Child of the wandering sea,
Cast from her lap, forlorn!
From thy dead lips a clearer note is born
Than ever Triton blew from wreathèd horn!
While on mine ear it rings,
Through the deep caves of thought I hear a voice that sings:—
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Build thee more stately mansions, O my soul,
As the swift seasons roll!
Leave thy low-vaulted past!
Let each new temple, nobler than the last,
Shut thee from heaven with a dome more vast,
Till thou at length art free,
Leaving thine outgrown shell by life’s unresting sea!
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To return to Wikipedia, the above entry led me in turn to an entry on goldsmiths. On that page, I found this image, which greatly appealed:
Entitled The Bagdadi Goldsmith, it is a creation of Kamal-ol-molk, This  artist was from Iran; he lived from 1848 to 1940.
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This encounter brought to mind a haunting work by the great Russian composer Alexander Borodin. It is called In the Steppes of Central Asia. (The quality of this video is not great, but the visuals are arresting and the music…well, just listen:
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Gustav Mahler’s Third Symphony, final movement

May 10, 2020 at 9:15 pm (Music)

I was working on something else when I came upon this. By the time it was over, I was in tears, and not fit for much else, for a while.

Thank you, Marin Alsop and the Baltimore Symphony musicians, for this rare and precious gift.

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‘If you’re lookin’ for a miracle open your eyes; There was one this morning just about sunrise…’

May 2, 2020 at 10:51 pm (Current affairs, Music)

We’ve had day after day of wet, sunless, raw weather – suitable to the current mood of the world, I guess you could say. And then, this morning, this:

 

And this beauty, everyday yet extraordinary, unfolding against a  clear blue sky:

The title of this post comes from the lyrics to “This Island Earth.” Sung bt the Nylons, this has long been one of my YouTube favorites:

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Music, to bring beauty and solace into your day

April 11, 2020 at 6:47 pm (Music)

The “Romanza,” (third movement) from Ralph Vaughan Williams’s Fifth Symphony

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The Adagietto, from Gustav Mahler’s Fifth Symphony:

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Requiem, by Gabriel Faure:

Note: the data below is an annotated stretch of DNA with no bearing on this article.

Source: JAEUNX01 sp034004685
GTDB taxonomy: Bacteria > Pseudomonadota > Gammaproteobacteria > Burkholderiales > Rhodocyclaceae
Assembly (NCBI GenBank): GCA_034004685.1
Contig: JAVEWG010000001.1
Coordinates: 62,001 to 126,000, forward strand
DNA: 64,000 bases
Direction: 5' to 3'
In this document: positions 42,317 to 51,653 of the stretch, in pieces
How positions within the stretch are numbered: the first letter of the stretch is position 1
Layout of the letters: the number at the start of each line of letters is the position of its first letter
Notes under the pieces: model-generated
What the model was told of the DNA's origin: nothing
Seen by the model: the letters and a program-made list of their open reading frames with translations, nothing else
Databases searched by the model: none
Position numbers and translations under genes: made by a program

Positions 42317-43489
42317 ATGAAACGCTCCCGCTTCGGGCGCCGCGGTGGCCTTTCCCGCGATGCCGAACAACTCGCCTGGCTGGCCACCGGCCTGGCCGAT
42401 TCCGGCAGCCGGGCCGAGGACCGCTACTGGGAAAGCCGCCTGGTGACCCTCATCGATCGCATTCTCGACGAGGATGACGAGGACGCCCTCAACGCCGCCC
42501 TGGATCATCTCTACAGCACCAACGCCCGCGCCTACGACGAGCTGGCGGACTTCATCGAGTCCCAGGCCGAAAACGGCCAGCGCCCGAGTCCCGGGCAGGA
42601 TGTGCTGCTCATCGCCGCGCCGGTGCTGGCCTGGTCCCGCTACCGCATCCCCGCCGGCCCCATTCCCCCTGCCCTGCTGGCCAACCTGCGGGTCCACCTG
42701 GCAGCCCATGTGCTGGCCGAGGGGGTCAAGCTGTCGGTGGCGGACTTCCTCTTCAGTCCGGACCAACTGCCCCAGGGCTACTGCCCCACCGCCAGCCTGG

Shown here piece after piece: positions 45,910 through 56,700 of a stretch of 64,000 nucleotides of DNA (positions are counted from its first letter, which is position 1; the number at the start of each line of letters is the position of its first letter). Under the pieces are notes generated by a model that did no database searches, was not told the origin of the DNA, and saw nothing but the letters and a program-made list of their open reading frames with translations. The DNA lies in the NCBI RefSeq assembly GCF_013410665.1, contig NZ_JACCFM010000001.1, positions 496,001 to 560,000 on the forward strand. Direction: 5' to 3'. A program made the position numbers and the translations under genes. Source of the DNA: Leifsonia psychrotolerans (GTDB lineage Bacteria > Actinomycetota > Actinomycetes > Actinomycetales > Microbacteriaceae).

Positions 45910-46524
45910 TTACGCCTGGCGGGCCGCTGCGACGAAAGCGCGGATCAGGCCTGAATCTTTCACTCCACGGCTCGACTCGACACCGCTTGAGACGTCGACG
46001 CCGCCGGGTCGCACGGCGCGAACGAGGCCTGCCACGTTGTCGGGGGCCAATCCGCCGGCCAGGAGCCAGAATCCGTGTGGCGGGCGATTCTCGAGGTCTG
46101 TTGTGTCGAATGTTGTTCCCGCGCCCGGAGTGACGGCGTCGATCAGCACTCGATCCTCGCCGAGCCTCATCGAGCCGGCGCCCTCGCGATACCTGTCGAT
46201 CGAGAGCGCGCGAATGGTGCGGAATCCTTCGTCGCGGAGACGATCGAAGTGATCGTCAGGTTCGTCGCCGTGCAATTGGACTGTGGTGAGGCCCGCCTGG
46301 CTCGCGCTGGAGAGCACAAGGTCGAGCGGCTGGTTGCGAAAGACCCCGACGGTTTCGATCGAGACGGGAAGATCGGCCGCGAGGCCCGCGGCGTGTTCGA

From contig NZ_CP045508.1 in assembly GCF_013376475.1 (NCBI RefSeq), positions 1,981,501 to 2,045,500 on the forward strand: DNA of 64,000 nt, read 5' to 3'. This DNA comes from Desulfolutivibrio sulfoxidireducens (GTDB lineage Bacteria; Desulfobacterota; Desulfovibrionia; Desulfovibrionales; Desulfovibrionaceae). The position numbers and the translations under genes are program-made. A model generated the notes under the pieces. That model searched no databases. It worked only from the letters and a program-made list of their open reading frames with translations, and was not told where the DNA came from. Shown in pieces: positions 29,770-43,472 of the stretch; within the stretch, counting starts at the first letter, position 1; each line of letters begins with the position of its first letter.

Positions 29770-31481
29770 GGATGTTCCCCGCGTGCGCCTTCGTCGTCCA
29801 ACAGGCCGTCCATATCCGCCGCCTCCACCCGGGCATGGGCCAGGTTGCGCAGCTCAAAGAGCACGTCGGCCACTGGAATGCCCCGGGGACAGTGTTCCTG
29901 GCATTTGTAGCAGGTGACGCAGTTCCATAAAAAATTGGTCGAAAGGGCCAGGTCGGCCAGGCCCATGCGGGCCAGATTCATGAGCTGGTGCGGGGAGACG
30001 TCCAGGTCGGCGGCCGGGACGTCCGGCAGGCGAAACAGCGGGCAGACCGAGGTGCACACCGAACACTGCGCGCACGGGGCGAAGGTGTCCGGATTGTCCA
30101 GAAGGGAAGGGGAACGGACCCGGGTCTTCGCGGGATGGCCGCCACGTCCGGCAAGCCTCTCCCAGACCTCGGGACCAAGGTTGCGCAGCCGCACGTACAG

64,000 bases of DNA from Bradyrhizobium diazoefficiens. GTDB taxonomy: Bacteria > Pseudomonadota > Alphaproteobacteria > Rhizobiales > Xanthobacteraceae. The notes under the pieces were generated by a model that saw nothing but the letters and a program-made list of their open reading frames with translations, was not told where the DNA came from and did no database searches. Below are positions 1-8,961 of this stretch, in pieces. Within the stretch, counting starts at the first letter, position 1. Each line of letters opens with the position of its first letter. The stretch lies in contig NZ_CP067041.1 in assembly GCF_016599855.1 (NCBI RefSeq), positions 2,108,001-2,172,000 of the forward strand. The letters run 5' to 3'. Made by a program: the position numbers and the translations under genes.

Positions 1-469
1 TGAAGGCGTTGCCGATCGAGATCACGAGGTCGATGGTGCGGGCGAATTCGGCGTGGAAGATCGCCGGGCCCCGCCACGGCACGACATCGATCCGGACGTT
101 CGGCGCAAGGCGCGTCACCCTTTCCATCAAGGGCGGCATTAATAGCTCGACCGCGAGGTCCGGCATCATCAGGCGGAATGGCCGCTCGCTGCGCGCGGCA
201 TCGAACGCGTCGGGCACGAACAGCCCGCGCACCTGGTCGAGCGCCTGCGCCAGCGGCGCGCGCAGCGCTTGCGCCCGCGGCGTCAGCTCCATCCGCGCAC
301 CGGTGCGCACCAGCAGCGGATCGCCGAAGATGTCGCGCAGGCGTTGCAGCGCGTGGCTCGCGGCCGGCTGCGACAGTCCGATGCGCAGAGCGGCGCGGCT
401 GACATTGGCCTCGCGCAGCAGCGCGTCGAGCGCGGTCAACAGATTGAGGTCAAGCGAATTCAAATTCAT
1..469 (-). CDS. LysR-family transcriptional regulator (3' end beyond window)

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Wolfgang Amadeus Mozart, Symphony No.41, “Jupiter”:

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Good Friday Music from Parsifal, by Richard Wagner:

 

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Music, for lifting the spirit

March 26, 2020 at 7:09 pm (Music)

Two sisters sing the Barcarolle from Tales of Hoffmann by Jacques Offenbach:

This has long been one of my favorite YouTube videos. In case you’re wondering, this entire opera is filled with gorgeous melodies. The Barcarolle may be the most beautiful; it is the most famous, at any rate.
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The Pie Jesu from Gabriel Faure’s Requiem. This is one of the most consoling, transcendent musical works that I know. The beloved Pie Jesu  is sung here by the Norwegian boy soprano Aksel Rykkvin. (Due to the fact that time marches on, Aksel is currently performing as a baritone.)


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This was a real find: Avinu Malkeinu, performed by the cantors of the Park Avenue Synagogue in New York City:

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Peregrinations and ruminations, for sustenance in tough times

March 19, 2020 at 3:01 pm (Art, Music, Nature)

Two days ago, a walk around the neighborhood was most salutary. While I didn’t take these pictures, I did see these flowers!

Narcissi

 

Vinca

 

Crocuses

 

Daffodils

 

Forsythia

But then you go inside and the same grim news awaits you… Or, rather, more and different grim news. But no, mustn’t dwell on it. Instead, be grateful for what we still have to sustain us:

Great books, like this one:

I just finished it, and I loved it. Patrice “Pixie” Paranteau is a character I will cherish going forward. It’s been a long time since I fell so completely in love with a character in a novel as I did this time.

I continue to enjoy the Darko Dawson series by Kwei Quartey. Dark is a many-sided, fully three dimensional creation. I cherish him also, as well as his world in Ghana.